Instead, ‘The Gray Man’ looks and feels like a video game from 2010, with barely a memorable moment to it.
Christopher McQuarrie’s spin on the ‘Mission Impossible’ franchise has been to make Tom Cruise the living embodiment of good luck and placing him in increasingly absurd situations that you want to see play out.
There is a sense of escalation in the ‘Mission Impossible’ movies from set-piece to set-piece that keeps you on your toes, and the only thing ‘The Gray Man’ keeps doing is making you reach for your phone to check Instagram.
Incidentally, McQuarrie was attached to direct the film at one stage, and if you’ve seen the last two ‘Mission Impossible’ movies you’ll be fully aware of how he can take the simplest of concepts and make it a masterclass in tension.
The Russo Brothers are no McQuarrie, nor indeed are they their often-cited inspirations Pollack or Pakula.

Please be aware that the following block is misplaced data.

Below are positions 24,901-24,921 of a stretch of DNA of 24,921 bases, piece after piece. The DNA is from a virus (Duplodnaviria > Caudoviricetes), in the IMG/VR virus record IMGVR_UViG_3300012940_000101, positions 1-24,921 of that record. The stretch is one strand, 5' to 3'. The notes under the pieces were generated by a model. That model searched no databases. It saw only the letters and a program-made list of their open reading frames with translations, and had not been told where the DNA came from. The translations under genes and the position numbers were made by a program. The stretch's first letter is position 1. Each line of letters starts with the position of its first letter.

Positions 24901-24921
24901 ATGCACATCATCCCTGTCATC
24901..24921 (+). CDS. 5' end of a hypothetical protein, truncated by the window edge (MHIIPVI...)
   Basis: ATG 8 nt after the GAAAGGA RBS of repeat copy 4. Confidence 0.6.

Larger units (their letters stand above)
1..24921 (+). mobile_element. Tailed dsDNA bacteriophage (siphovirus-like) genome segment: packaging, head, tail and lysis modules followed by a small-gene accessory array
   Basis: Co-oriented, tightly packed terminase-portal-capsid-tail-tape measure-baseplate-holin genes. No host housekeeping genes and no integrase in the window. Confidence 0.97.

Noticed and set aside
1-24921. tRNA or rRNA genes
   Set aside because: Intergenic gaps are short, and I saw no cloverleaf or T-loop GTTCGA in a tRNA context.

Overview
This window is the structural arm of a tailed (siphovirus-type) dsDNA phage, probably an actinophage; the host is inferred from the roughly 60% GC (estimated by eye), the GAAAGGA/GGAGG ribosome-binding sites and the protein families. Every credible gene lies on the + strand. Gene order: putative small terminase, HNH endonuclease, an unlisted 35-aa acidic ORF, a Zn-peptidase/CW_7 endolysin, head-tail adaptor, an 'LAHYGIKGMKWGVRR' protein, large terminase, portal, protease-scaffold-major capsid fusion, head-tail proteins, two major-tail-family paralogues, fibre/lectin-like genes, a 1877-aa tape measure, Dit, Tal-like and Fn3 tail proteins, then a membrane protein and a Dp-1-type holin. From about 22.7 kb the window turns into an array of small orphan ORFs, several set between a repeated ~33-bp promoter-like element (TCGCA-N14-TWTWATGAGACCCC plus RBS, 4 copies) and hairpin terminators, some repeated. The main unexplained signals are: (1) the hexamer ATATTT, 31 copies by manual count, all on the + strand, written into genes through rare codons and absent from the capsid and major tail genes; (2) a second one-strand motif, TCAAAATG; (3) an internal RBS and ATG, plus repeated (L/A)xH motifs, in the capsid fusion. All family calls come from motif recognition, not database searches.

There are a few instances of the camera suddenly going into a Sam Raimi style swooping shot, and these little flourishes are signs of the flashy action film ‘The Gray Man’ should be.
There is a good supporting cast here, and the film briefly comes alive for all of 5 minutes when Indian superstar Dhanush shows up and puts a bit of colour in the films cheeks.
In his one big action scene, there is a sense of threat and physicality, and you’d much rather be watching the film starring him.
Dhanush is in all of 3 scenes and the film just forgets about him, which is an egregious waste of talent.
Having a star like Dhanush on the bench makes as much sense as Sir Alex Ferguson keeping Eric Cantona on the bench because he wants to play defensively.